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History Gamô - The Struggle Begins

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Overall rating
5.00 star(s) 1 ratings
Pros
  • Fact-packed and rich in details
  • Covers aspects of Japanese history so far neglected by Western authors
  • Countless photos, maps and colour prints
  • Family tress not only of the Gamō, but also the Asai, the Ashikaga, the Hosokawa, the Kyōgoku, the R
Cons
  • Typographical mistakes
  • A few odd phrases that require editorial review
This is the seventh volume in Terje Solum's "Saga of the Samurai" series (read his interview here). Having participated in Terje's kickstarter project, I was more than excited to find his latest publication on the Ōmi Gamō in the mail - the first part of two on the clan that played a great role in the Sengoku Period and whose most eminent offspring was Gamō Ujisato, Oda Nobunaga's son-in-law and later retainer of Toyotomi Hideyoshi.

The book spans a period of 600 years, from Fujiwara Hidesato, the first to adopt the family name of Gamō (蒲生) in the 10th century after having been bestowed the province by the same name (in modern-day Shiga Prefecture) and follows the clan through the centuries: Nanbōkuchō, the Muromachi Period, and in particular the aftermath of the Ōnin War (1467-1477). The last chapters are devoted to Gamō Sadahide and his eldest son Katahide, himself a retainer of the Oda, who both consolidated their clan's influence in Ōmi Province and established the castle town of Hino around their home base of Nakano Castle.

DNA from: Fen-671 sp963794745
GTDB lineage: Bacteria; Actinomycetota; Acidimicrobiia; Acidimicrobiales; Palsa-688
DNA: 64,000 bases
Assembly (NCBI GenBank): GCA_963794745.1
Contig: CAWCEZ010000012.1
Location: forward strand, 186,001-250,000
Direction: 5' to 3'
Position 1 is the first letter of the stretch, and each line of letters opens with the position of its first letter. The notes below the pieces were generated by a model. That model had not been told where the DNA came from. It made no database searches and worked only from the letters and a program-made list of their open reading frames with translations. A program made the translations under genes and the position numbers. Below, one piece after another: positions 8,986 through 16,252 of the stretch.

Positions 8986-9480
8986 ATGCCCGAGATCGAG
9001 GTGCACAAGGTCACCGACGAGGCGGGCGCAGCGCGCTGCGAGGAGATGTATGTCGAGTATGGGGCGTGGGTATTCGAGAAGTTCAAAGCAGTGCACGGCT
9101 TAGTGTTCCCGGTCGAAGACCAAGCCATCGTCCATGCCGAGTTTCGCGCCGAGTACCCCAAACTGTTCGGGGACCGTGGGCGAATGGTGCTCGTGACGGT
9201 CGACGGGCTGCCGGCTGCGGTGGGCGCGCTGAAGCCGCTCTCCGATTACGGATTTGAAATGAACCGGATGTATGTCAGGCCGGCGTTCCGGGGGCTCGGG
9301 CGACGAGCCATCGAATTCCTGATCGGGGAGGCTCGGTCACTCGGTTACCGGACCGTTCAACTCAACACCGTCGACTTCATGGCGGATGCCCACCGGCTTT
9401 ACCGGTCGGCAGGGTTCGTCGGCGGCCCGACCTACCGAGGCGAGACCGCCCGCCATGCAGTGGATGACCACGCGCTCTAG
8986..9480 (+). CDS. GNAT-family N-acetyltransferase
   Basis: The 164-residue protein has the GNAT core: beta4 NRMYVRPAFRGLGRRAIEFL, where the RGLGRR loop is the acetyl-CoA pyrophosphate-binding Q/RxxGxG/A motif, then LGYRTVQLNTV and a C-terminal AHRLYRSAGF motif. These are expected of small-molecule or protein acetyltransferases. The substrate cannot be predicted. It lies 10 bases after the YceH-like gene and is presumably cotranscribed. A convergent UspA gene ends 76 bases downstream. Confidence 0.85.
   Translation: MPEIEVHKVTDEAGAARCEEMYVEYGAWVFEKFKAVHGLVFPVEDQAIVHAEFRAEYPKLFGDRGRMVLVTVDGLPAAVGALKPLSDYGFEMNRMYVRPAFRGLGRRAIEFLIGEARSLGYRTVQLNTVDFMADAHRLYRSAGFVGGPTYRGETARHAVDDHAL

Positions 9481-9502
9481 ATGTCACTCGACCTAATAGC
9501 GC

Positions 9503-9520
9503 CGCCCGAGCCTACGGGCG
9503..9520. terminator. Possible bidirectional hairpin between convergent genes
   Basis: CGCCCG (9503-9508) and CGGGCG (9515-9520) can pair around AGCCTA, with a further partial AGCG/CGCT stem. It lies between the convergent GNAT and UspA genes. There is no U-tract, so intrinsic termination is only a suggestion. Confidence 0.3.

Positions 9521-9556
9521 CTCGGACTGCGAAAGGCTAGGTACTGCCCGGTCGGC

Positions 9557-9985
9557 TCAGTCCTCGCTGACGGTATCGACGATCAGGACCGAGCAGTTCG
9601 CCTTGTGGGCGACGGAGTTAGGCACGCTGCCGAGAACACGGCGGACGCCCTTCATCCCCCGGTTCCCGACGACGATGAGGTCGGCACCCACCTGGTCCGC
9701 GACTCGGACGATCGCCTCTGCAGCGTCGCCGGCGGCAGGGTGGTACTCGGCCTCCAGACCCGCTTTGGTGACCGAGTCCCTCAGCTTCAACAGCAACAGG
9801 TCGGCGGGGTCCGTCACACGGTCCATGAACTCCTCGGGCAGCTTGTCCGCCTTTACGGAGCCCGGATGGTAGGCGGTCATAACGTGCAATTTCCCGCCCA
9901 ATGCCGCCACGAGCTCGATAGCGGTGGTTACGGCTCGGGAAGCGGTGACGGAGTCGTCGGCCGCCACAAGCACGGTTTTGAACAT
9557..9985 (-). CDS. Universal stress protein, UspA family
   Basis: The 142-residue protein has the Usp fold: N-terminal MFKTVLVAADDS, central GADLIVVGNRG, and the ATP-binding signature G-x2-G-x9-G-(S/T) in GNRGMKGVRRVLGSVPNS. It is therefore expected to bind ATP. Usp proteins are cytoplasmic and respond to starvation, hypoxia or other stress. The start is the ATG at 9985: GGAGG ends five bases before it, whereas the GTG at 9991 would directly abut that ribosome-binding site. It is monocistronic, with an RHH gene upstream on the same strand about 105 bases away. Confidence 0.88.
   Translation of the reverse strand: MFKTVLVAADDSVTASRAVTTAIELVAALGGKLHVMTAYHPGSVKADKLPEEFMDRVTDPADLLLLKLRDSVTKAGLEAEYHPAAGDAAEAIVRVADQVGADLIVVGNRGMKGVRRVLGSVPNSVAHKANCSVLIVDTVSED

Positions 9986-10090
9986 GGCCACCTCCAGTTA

This book is the most detailed reference to the Gamō clan and the history of Ōmi in English language and expands also on the other clans that battled for hegemony over the region. It contains countless photos taken during the author's journeys to Shiga, three-dimensional maps, historical prints as well as captivating colour plates rendered by illustrator Ganbat Badamkhand.

Rich in facts and historical details, it's another must-read for anyone who is fascinated by Japan's Sengoku period. I can only imagine how much time and research must have gone into bringing this project to fruition. I'm already looking forward to the second part, focusing on the life of Ujisato and his descendants.
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